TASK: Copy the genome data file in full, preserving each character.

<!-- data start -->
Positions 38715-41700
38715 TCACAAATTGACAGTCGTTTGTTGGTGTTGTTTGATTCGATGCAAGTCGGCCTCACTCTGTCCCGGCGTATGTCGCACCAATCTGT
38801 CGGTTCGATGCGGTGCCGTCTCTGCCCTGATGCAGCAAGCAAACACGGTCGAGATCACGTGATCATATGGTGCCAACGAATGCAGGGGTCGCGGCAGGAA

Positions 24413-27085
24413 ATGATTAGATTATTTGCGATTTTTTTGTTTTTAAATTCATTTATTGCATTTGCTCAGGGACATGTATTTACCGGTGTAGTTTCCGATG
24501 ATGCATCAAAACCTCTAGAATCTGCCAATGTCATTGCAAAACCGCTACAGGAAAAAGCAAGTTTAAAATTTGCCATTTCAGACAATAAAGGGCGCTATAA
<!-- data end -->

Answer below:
Positions 38715-41700
38715 TCACAAATTGACAGTCGTTTGTTGGTGTTGTTTGATTCGATGCAAGTCGGCCTCACTCTGTCCCGGCGTATGTCGCACCAATCTGT
38801 CGGTTCGATGCGGTGCCGTCTCTGCCCTGATGCAGCAAGCAAACACGGTCGAGATCACGTGATCATATGGTGCCAACGAATGCAGGGGTCGCGGCAGGAA

Positions 24413-27085
24413 ATGATTAGATTATTTGCGATTTTTTTGTTTTTAAATTCATTTATTGCATTTGCTCAGGGACATGTATTTACCGGTGTAGTTTCCGATG
24501 ATGCATCAAAACCTCTAGAATCTGCCAATGTCATTGCAAAACCGCTACAGGAAAAAGCAAGTTTAAAATTTGCCATTTCAGACAATAAAGGGCGCTATAA